Jurisprudence, in its finer functional role, fulfils itself by compelling law to accept natural justice as a civilised component. Some jurists and many lawyers, belonging to the conservative school, thought that natural justice in its ever-expanding application was the invention of avant-garde jurisprudents. This is wrong since the origin of natural justice has been traced even to God when he commanded Adam and heard him before taking punitive action. The soul of natural justice is fair play in action, or as Justice Stewart put it: "Fairness is what justice really is.'' To avoid the travesty of injustice, natural justice has occupied the field effectively after Ridge v. Baldwin in Britain and through a series of progressive rulings, India has acclimatized natural justice as a pervasive principle beyond defiance by the executive or other State edicts.

The publishers have brought out the second edition of Tapash Gan Choudhury's book.

While appreciating their sense of justice in bringing out this excellent book, I must congratulate the author for the good job he has done in exhaustively dealing with the important subject of natural justice and unfolding every new facet of this lovely horizon expanding with each passing day.

What is justice? This question has been asked from the days of Socrates and continues to be answered by dynamic judges who have the comprehension of the dialectics of social development. While paging through the book I discovered, to my surprise, reference to a ruling of mine way back in 1970 as a junior judge in the Kerala High Court. Of course, later pronouncements from my pen on the Supreme Court bench have been referred to, even like more learned rulings by a number of my great colleagues, including Justice Bhagawati. Indeed, it would verge on vanity if I dwell at length on the contributions made by the Indian judges of the Summit Court far nobler than humble me, since I also figure in that luminous list. Time was when judges were struggling with "quasi-judicial functions'' and "duty to act judicially,'' with "executive action including civil consequences'' and what not. There were so many its and buts and nicer distinctions woven by lawyers who revelled in the mystiques and nuances of law but untouched by liberalised legal philosophy. Indian lawyers like their "learned friends'' across the Atlantic also have myopically fought to win many a legal battle, mindless of losing a social war. I have no doubt in my mind that winning or losing a case apart, a lawyer can and must develop and illumine higher jurisprudence so that it may perform its true function of making law an instrument of justice and using natural justice as a remarkable facilitator of the delivery of what is due to the humblest in the land.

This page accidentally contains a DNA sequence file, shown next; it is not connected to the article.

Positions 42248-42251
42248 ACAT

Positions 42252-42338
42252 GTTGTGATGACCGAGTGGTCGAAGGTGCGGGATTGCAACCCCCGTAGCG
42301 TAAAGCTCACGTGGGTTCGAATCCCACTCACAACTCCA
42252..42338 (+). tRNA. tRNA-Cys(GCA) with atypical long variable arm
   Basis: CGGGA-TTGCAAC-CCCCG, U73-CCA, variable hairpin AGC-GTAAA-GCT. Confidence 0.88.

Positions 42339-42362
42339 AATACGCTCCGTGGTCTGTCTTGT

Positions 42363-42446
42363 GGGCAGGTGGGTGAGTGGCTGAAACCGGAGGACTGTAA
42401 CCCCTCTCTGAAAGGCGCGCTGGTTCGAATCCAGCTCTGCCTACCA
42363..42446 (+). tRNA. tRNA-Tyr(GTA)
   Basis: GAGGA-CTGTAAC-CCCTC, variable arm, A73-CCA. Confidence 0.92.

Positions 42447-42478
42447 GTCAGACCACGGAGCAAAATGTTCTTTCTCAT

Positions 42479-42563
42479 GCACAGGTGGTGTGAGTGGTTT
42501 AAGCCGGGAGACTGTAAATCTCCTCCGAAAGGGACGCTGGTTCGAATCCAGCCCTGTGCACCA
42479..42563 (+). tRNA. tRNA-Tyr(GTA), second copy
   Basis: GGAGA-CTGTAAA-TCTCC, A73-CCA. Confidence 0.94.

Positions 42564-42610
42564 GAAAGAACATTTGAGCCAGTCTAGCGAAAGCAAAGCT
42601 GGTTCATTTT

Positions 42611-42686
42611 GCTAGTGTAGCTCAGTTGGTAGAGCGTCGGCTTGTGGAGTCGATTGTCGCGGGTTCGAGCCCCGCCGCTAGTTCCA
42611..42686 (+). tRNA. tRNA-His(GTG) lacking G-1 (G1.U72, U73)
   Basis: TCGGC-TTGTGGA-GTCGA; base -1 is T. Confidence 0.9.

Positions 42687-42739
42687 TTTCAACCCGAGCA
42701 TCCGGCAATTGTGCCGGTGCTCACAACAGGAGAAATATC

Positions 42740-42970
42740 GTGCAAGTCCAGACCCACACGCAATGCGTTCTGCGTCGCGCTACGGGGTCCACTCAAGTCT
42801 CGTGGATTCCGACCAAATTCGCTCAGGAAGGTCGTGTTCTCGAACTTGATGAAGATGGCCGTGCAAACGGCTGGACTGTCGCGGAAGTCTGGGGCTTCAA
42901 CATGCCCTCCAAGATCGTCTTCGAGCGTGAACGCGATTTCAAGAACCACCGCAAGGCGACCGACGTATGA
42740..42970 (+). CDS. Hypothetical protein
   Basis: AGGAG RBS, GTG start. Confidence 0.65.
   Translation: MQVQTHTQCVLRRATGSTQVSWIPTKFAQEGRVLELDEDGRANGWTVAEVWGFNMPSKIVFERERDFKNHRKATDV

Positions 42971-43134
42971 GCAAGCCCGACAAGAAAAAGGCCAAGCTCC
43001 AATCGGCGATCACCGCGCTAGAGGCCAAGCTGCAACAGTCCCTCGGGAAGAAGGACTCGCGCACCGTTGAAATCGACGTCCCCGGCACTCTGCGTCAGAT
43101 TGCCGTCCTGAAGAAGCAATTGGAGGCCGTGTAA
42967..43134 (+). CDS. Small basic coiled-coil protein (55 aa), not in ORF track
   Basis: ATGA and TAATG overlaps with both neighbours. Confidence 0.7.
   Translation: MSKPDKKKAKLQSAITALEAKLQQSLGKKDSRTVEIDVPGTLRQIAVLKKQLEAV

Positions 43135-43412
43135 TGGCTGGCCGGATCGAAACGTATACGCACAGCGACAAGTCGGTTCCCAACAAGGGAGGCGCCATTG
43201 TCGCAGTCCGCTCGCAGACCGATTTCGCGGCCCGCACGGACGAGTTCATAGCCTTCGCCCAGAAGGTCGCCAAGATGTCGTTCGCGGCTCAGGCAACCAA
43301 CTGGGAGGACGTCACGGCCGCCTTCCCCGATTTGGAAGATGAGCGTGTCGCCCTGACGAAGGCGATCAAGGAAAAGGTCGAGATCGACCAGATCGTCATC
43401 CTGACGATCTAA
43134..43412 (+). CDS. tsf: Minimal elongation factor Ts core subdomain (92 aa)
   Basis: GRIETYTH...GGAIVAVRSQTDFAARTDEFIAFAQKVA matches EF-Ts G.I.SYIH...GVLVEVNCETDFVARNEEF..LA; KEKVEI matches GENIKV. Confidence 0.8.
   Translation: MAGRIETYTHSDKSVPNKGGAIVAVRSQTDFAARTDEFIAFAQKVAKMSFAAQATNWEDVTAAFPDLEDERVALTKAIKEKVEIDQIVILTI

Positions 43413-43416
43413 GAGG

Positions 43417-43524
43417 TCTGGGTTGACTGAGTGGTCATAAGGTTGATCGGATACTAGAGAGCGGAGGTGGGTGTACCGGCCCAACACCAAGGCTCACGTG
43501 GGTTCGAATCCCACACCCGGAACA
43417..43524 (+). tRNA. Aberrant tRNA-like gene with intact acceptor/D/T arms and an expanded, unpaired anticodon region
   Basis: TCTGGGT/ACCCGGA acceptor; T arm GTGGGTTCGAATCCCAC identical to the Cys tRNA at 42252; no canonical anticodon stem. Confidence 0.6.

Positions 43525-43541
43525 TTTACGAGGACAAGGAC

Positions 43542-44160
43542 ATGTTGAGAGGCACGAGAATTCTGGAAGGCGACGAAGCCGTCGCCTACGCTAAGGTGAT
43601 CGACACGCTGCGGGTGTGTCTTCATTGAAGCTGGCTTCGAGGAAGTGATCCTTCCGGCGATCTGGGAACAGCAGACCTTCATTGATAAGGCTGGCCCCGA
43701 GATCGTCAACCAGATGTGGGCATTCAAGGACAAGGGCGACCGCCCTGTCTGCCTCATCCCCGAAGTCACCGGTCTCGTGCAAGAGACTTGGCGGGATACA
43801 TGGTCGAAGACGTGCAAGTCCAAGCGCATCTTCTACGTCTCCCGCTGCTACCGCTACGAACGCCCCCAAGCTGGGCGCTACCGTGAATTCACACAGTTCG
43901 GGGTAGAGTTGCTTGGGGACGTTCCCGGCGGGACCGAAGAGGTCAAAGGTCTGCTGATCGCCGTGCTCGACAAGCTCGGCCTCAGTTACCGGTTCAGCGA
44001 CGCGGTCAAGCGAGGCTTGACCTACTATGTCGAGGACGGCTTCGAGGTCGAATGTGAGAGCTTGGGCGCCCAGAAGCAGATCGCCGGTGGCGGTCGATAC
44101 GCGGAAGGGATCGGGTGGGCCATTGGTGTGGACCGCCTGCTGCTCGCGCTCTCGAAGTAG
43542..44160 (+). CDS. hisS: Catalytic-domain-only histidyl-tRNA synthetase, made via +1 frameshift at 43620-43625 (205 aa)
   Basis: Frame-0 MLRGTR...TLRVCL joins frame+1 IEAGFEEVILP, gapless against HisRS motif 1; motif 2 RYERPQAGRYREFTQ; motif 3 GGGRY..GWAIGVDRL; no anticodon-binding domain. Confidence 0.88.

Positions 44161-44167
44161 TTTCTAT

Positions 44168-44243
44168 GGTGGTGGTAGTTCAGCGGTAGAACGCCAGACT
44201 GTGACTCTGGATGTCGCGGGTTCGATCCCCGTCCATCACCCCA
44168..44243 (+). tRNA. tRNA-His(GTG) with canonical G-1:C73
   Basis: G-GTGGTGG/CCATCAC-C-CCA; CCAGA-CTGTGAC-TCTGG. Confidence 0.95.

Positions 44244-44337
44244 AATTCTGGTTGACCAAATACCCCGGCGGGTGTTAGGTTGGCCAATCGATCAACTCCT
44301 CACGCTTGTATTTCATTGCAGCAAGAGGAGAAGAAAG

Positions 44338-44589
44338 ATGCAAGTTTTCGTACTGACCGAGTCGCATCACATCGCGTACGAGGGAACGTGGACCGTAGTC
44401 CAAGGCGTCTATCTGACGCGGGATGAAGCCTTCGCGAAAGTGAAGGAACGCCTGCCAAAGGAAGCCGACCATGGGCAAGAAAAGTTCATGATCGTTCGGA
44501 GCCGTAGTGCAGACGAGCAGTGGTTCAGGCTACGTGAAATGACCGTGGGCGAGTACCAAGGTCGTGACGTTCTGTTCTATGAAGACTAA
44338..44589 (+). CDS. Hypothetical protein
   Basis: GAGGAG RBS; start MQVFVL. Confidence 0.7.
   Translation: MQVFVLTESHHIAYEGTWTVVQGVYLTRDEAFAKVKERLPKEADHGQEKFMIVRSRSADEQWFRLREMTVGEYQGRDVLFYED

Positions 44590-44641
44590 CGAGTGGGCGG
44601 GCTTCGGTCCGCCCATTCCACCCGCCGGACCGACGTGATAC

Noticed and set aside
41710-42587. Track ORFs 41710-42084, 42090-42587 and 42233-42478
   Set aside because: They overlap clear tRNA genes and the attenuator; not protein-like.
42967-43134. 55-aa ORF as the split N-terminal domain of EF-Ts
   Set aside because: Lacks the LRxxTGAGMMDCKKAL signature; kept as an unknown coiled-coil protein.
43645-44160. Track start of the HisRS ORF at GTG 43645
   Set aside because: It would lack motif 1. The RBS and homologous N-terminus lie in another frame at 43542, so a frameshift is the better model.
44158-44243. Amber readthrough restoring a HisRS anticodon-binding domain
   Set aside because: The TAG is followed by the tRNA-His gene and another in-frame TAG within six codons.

However, Choudhury's successful exposition of the law of Natural Justice has gone a long way in making the court a great sound institution for the stability of society and instrumentality of a contented community.

I deeply appreciate the chapter on Judge's code on ethics, a subject that has taken much space in the book and will wisely affect the thinking of the Judiciary and parliament.

This sensitive subject — judges' code of ethics — dealt with by the author from the angle of public confidence in judicial authority, is sure to catch the attention of the community and the profession in due course.

This book awakens the consciousness of jurisprudents of all that has been said on natural justice and all that is likely to be relevant in the days to come in the courts of law.

V. R. KRISHNA IYER